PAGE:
Interview with Mary Kirillova, Managing Director at

Q: How do you boost the levels of creativity at events?
I think the biggest challenge every event professional encounters is the lack of time. When I understand that my team is just passively listening and I realize I am becoming too lazy and tired to stimulate innovative thinking, I switch off my brain. I can watch films, go shopping or have a short bike ride or walk. Then I come home and start imagining the event – the ways people see this kind of event and the areas where I can change the focus or format. I always try to change the format completely and if I cannot, I change and add details and construct the creativity on that.

I am a person who needs advice and needs to share my ideas. That is why my team is very important to me. I always have reunions, Skype calls, travel and talk about what I want to do. And, step by step, creativity for the event appears.

Q: How do you sell creativity at events?
I am very passionate about what I do and I sincerely believe we create good things. In front of all my clients I draw a picture. I say WHAT and WHY we offer our ideas. And that’s how it goes forward.

Everyone wants to create an event that will be remembered, that provokes good emotions and can even change your life.

Q: How do you measure creativity at events?
Creativity is the core of any innovation. But creativity is a complex construction and it needs to be studied properly if we want to develop and implement effective policies.
So what we do is:

  • Before the event we always set a few objectives and think about how we can measure it. The objectives should go into the event proposal and will not only help identify whether the event has been successful in the key areas, but also work as a reminder of what you’re trying to achieve.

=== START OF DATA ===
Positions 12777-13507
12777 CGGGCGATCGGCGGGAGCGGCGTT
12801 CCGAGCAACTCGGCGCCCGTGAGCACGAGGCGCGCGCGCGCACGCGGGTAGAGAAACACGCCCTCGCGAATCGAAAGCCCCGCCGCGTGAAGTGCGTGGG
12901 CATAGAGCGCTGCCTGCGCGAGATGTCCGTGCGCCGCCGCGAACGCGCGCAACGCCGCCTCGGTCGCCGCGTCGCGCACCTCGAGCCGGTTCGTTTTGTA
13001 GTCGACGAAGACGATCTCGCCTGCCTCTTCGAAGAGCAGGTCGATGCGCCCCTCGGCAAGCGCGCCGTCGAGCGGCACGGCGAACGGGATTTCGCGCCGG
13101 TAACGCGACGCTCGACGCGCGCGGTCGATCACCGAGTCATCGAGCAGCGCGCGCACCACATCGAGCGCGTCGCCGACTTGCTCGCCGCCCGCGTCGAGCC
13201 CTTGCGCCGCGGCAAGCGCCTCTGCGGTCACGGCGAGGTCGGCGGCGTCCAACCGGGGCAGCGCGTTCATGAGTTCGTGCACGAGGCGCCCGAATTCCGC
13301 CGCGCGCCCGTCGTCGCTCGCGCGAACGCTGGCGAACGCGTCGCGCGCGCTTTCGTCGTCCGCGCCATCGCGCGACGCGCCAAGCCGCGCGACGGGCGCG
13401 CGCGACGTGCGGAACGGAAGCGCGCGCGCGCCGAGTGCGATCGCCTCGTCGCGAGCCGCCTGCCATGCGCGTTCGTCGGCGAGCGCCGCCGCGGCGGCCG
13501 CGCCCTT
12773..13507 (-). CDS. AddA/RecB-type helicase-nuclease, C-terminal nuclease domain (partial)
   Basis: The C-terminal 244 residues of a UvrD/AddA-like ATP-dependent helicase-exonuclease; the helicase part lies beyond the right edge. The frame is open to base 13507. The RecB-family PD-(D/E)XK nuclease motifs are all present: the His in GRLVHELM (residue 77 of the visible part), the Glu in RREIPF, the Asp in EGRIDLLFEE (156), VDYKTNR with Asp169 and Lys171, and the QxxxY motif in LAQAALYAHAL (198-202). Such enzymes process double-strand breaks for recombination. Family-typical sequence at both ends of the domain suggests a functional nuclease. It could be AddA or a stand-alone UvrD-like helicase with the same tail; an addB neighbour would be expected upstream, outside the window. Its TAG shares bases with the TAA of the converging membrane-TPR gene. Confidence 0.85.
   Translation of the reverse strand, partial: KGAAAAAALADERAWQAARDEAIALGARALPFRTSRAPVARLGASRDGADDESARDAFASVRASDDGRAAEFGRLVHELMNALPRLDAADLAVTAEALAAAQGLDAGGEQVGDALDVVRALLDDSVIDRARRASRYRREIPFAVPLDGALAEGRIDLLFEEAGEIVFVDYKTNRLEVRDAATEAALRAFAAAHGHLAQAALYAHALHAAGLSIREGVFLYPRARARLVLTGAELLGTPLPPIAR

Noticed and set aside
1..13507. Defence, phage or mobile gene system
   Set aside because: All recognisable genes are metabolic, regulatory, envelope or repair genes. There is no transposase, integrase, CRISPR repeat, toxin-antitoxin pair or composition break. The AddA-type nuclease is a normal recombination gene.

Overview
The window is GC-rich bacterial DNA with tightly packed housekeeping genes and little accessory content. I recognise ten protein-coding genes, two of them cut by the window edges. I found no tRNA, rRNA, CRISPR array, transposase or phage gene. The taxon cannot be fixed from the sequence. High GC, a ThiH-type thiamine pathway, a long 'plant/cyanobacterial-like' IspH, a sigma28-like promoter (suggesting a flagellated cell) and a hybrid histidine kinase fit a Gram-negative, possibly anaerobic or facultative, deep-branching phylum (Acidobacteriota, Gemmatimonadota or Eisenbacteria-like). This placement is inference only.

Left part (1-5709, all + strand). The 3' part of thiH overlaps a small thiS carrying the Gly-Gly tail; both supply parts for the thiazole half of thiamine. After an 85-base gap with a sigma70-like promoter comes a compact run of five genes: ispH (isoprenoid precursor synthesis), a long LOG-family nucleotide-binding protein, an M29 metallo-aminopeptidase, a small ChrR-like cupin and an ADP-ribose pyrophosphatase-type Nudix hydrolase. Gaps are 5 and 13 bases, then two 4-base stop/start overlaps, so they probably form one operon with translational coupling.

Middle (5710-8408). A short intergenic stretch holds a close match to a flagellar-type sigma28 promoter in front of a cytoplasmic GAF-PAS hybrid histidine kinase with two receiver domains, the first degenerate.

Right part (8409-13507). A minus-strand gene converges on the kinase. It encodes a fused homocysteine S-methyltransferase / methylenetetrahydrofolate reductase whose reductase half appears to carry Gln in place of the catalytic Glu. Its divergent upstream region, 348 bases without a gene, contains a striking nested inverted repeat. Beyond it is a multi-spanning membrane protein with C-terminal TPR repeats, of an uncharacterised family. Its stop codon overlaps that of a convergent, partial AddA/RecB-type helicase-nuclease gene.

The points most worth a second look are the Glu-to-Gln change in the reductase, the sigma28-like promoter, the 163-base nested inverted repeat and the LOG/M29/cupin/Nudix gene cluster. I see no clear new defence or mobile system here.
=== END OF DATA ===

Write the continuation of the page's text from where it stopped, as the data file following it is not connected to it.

• We try to divide an event into measurable parts (it always works well for the organising part: was the coffee break served on time? did the speaker finish on time? Did people use our apps often? etc)
  • We always try to make the audience play a primary role at the event. As much interactivity as possible – the more they are “in”, the more successful the event will be.
  • We ask and get feedback
  • We calculate the economic part
  • I always try to hire a person to attend the event and see the whole experience from an attendee’s point-of-view. It’s important to know other people’s opinions.

Q: How do you organise creativity at events?
Oh! Creativity is the common denominator for event planning. Everyone wants to create an event that will be remembered, that provokes good emotions and can even change your life. Creativity can be organised by details: design props, invitations, chair covers, centrepieces; by “emotion helpers”: lighting, stage design, sound, speakers, entertainment; and by my favourite thing: changing the format/focus and surprising.